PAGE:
The moving contact of the selector switch 14 is connected by line 30 to pin #1 of the timer 70, which is a discharge terminal connectable internally to ground. Another blocking diode 76 is connected between pin #1 and pin #2 to permit current flow only toward the capacitor 74. It will be seen that, with the switch 14 in the position shown, the capacitor 74 can be charged from the source of positive voltage, at 24, through resistors 22a-22h and through diode 76. Charging current flow through resistors 22i-22m is blocked by the diode 72. The flow of discharge current from capacitor 74 is through the diode 72, resistors 22m-22i, and through the discharge terminal (pin #1) to ground.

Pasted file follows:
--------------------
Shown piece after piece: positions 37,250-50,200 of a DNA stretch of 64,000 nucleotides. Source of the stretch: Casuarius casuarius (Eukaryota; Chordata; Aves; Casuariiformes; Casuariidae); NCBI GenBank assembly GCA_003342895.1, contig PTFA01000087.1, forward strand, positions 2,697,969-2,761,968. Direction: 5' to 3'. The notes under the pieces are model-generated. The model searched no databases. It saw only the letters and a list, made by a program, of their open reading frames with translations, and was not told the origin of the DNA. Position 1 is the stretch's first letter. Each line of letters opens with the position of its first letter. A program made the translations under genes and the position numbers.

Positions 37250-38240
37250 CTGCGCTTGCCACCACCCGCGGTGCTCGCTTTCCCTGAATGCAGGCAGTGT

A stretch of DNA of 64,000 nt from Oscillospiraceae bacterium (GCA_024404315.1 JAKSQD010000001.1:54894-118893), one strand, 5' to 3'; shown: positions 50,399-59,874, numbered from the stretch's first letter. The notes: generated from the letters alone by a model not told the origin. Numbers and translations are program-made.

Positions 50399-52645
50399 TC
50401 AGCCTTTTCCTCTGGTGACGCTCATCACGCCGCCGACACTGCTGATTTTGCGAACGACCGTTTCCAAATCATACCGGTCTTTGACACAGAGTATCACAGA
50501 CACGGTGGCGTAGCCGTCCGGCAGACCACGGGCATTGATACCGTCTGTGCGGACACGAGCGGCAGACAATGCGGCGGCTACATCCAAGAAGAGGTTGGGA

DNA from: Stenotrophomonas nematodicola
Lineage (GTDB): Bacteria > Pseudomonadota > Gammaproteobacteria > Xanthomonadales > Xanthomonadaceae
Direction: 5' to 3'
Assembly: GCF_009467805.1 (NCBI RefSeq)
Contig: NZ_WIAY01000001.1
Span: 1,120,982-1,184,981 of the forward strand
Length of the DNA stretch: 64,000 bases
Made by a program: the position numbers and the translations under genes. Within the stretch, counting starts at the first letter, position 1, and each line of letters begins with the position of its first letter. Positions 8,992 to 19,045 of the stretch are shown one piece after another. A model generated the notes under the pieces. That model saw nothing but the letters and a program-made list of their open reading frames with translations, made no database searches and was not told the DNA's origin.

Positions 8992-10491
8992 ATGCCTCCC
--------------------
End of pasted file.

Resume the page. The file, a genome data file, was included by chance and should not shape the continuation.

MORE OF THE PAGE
In operation, when the capacitor 74 is being charged, the discharge terminal (pin #1) is not grounded, and the output (on pin #5) is high. When the voltage on the capacitor 74, which is also connected to a threshold terminal (pin #2), reaches a certain preselected value, the output on pin #5 falls to zero, and the discharge terminal is grounded to discharge the capacitor 74. The output on pin #5 remains zero until the capacitor 74 has discharged to a certain level. It will be appreciated that, since the "on" time of the output signal is determined by one portion of the resistor string 22, and the "off" time is determined by the remaining portion of the resistor string 22, then the total cycle time of the output waveform will be constant, and the duty cycle will be determined by the position of the selector switch 14. The output signal on pin #5 is connected to relay 18 through another diode 78, one terminal of the relay being grounded, there being yet another diode 80 connected between the two relay terminals. The diodes 78 and 80 are merely to prevent undesired feedback signals from reaching the timer 70. A control pin (pin #3) of the timer 70 is connected to ground through another capacitor 82, and is supplied with an adjustable voltage, from voltage divider 84, to provide an adjustment of the total cycle time of the output signal.